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Boy (The VQR Poetry Series)
This follow-up to Patrick Phillips's award-winning debut navigates the course of the male experience, and particularly young fatherhood. Like Virgil's Aeneas, the book's central figure is in the middle time of life, a grown man with an aging father on his shoulders and a young son at his hand. Phillips's plainspoken and moving lyrics add an important voice to the poetry of...more
Paperback, 72 pages
Published March 15th 2008 by University of Georgia Press
(first published March 1st 2008)
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VQR Series claimer, and disclaimer. This is the book Chattahoochee (Phillips' earlier and already mature book) grew up to be...there's an epigraph from Francis Bacon that haunts both titles: "He that hath wife and children hath given hostages to fortune." The book stares down the mortal possibilities of all familial interaction and chooses (bravely) doomed and honest love over the safer alternatives. A tight, tight book.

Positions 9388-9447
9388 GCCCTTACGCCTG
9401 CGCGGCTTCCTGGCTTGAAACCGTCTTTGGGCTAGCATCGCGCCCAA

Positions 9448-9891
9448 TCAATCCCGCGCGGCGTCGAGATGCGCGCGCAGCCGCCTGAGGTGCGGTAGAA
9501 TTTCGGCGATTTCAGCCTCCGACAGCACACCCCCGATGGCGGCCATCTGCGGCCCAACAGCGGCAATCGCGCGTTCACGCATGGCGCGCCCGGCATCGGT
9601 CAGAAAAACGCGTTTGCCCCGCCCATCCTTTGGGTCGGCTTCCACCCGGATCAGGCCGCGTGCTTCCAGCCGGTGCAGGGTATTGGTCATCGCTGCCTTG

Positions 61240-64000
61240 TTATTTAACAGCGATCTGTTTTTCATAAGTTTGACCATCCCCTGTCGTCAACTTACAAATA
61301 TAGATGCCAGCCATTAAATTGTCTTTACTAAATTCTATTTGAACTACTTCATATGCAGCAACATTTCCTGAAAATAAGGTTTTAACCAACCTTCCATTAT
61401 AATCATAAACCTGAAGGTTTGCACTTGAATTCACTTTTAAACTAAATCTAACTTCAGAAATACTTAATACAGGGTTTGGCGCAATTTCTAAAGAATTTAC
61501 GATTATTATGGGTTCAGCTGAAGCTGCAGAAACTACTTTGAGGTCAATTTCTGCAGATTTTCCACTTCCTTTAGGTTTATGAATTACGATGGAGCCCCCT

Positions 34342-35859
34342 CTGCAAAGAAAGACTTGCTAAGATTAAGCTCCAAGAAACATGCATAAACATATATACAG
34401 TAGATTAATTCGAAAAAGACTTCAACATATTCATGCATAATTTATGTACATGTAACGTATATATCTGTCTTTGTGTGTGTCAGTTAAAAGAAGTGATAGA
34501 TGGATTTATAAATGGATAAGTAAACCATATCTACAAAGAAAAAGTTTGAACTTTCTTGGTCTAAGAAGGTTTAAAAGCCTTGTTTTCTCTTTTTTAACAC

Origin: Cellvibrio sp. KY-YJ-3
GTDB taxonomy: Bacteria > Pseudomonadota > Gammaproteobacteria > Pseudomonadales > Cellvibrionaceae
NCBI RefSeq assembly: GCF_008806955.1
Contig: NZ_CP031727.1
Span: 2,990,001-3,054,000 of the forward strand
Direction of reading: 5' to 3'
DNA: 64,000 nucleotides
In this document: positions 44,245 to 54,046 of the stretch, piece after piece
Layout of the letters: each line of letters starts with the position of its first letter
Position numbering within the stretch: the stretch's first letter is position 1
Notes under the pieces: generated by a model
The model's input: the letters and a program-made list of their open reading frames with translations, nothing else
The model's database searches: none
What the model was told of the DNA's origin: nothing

I heard Phillips' poem "Falling" a year or so ago on NPR's "Writer's Almanac" as I was driving to school. I remember being completely blown away by the last line, and as soon as I got to my classroom I looked the poem up online and read it several more times. I still really like that particular poem, but there are many others in this collection that I enjoyed just as much, if not more: "Piano," "Matinee," "At the End of the All-Night Drive," and "A History of Twilight."
"Boy" is the first full book of poetry I've read in a fair while, and a fantastic, bitter-beautiful reintroduction to the of the fact/fiction/autobiographical world of poems. A fascinating peek into a man's view of himself and family through the lens of fatherhood. And, of course, there's the gorgeous, provocative cover. I highly recommend this book.